During the 19th century, sailing ships circumnavigated the globe in great numbers. each of these tall ships required crew members to sign on for months at a time--and sometimes for several crossings. Since these itinerant sailors often transferred from one ship to the next, they carried their belongings in a small chest. These spartan items might include a change of clothes, some mementos of home and perhaps some scrimshaw he was working on at the time. Often the interior of the chest was decorated with artwork depicting the ship or scenes from home.
The rope handles on these chests were a testament to the knot tying skills of the sailor, since a sailor who couldn't tie a good knot wasn't worth his weight in ballast.
This chest has been restored to its original glory and is an excellent example of its breed. The gold painted trim, rope handles and interior paint are just as they would have appeared originally. The size of this chest is perfect for use as a coffee table or occasional table and the nautical theme is never out of style.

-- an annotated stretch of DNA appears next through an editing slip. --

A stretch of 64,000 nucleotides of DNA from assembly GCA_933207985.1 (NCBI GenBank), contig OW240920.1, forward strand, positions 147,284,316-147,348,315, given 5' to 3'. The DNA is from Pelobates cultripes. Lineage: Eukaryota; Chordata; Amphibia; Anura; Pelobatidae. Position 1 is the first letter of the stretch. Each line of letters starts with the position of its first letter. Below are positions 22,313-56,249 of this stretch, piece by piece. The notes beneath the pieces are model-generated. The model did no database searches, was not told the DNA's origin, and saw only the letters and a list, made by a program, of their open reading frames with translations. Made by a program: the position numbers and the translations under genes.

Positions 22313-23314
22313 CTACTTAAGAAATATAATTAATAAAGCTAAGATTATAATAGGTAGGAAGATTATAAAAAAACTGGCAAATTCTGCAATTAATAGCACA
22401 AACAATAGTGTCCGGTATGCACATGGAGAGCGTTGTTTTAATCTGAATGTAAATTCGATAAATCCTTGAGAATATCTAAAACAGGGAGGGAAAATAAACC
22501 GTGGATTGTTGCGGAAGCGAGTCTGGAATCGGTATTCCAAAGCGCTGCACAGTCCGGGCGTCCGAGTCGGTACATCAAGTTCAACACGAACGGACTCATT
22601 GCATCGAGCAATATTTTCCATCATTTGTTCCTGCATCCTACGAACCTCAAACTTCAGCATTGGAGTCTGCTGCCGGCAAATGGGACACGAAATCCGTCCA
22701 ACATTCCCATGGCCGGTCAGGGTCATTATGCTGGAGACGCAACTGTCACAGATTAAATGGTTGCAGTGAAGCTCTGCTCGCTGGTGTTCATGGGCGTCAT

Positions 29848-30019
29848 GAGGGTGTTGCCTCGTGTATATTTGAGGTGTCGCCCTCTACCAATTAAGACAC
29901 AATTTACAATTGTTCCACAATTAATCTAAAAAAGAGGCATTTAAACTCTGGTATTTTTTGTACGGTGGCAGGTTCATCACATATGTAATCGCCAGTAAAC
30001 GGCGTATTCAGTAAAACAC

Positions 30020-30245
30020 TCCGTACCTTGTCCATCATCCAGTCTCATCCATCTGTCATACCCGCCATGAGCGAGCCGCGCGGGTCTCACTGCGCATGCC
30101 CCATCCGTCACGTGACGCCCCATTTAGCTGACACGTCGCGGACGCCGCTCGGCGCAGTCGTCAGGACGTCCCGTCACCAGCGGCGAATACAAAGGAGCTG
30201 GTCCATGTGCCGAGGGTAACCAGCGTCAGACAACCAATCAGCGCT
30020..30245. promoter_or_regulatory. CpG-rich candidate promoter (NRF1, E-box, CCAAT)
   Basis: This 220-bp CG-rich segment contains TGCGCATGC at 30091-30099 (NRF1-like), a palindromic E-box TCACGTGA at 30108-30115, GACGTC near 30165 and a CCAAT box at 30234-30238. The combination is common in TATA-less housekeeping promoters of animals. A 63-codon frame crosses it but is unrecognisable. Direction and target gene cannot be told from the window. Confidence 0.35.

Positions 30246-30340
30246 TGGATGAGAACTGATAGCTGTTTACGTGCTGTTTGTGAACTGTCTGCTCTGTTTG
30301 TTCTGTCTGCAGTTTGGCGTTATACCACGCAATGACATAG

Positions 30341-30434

Dating to the 19th century, this chest measures: Height: 15.75", Width: 31", Depth: 15.5"
Originally an 18th Century grist mill, Mill House Antiques can be found nestled in a gentle bend of the Nonnewaug River along Route 6 in northern Woodbury, Connecticut. Established in 1964 as a destination for fine antiques, Mill House attracts an international clientele of discriminating collectors…